Negotiations between Effingham County and the municipalities apparently are headed toward mediation.
Savannah attorney Patrick J. O’Connor has been recommended as the mediator between the cities and counties as they try to find a formula to divide local option sales tax receipts.
"I don’t know how we do it without mediation," said county Commissioner Bob Brantley.
Rincon’s original offer was for the cities to receive 40.47 percent and revised its proposal to 32 percent, with the county’s proposed cut going from just under 60 percent in the original offer to 68 percent.
The county submitted an offer of 75.03 percent for the county, with Rincon getting 11.71 percent, Springfield receiving just over 7 percent and Guyton getting 2.3 percent. The county’s original offer put the cities’ share at 16.84 percent.
Each percentage point is equal to about $85,000, and LOST revenue is about $8.3 million a year, according to County Administrator David Crawley.
"That’s how important each percentage point is," said Commissioner Steve Mason.
Under Rincon’s latest offer, the cities would be getting $760,000 more than they are receiving currently in LOST, according to county finance director Joanna Wright.
The county’s offer, Rincon interim city manager Wesley Corbitt said, puts Rincon’s share at 48 percent of its current population, and Rincon has three times the population of Springfield.
"If the county were to make the same offer to Rincon and Guyton they are making to Springfield, I am sure we could settle without the expense of litigation," he said in an e-mail. "We really thought that our move of 8.4 percent would show a good faith effort to resolve the negotiations without litigation."
Rincon City Attorney Raymond Dickey had made an offer to split the difference between the two proposals.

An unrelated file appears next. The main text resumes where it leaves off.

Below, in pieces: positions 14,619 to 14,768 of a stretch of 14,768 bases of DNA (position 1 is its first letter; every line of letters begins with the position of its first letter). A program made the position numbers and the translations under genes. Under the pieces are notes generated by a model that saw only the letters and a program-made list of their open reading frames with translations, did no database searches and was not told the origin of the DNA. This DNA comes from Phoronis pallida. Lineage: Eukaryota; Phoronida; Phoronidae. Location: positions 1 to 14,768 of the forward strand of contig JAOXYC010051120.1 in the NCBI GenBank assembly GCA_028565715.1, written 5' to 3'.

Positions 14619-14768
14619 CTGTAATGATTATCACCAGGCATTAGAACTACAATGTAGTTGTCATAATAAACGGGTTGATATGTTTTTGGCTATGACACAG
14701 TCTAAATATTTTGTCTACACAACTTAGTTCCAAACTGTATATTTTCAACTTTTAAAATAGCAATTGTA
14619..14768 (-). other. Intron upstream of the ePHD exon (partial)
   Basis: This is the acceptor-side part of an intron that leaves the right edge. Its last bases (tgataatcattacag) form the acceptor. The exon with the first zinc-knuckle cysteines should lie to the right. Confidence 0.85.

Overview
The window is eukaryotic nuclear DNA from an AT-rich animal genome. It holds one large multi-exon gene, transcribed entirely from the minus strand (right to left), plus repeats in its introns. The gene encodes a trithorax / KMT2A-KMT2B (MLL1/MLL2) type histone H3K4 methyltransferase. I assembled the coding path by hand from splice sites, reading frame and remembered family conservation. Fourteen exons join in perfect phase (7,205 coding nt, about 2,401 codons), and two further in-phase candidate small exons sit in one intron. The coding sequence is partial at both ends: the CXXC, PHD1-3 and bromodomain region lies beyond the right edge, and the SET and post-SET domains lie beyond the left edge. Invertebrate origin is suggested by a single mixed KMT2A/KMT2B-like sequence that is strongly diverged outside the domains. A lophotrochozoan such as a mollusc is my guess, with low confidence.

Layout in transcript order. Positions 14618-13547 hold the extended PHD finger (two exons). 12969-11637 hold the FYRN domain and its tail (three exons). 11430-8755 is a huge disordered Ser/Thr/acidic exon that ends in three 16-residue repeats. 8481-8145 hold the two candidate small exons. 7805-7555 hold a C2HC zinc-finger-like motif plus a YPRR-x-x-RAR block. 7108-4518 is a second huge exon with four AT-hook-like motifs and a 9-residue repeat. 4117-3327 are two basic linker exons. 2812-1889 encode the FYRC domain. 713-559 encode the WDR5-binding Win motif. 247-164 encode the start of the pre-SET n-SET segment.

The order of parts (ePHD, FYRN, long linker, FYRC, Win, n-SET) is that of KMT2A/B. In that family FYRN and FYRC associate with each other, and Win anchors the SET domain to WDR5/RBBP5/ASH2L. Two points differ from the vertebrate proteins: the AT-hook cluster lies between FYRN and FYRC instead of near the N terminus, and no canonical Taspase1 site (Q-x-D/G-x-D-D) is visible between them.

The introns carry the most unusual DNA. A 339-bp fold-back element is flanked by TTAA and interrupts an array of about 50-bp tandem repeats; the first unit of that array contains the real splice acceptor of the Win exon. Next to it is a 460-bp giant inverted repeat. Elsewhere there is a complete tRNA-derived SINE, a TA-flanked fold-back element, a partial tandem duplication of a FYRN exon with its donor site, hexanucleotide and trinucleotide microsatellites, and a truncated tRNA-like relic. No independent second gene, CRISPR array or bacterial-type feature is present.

"When Raymond Dickey made the offer to split the difference, that made me stop and think," said Commissioner Vera Jones.
Mason said he believed some of the issues were covered in the previous service delivery talks. He added the entities were served well by having the staffs close the gaps in proposals before elected officials finished the deal.
"If we could get closer, than maybe we can get involved and not have to go through this," he said. "But right now, we’re so far apart."
The difference in the proposals is about a gap of $915,000, or more than half a mill in property taxes, Wright said.
O’Connor, managing partner at the firm Oliver Maner, served as Savannah assistant city attorney from 1985-89 and is a mediator and arbitrator registered with the Georgia Office of Dispute Resolution.
"He’s a very good attorney and a very good mediator," county attorney Eric Gotwalt said.
O’Connor also has done legal work for both the county and Rincon, Gotwalt pointed out.
"These things can be a lot like herding cats," he said.
Mediation will proceed over 60 days, but talks don’t have to be limited to mediation sessions, Gotwalt said.
"There is nothing that prevents the cities and the county from getting together outside of mediation to try to work this out," he said. "We can still try to continue to work things out."
Said Jones: "It doesn’t have to be perceived as a negative if we go to mediation."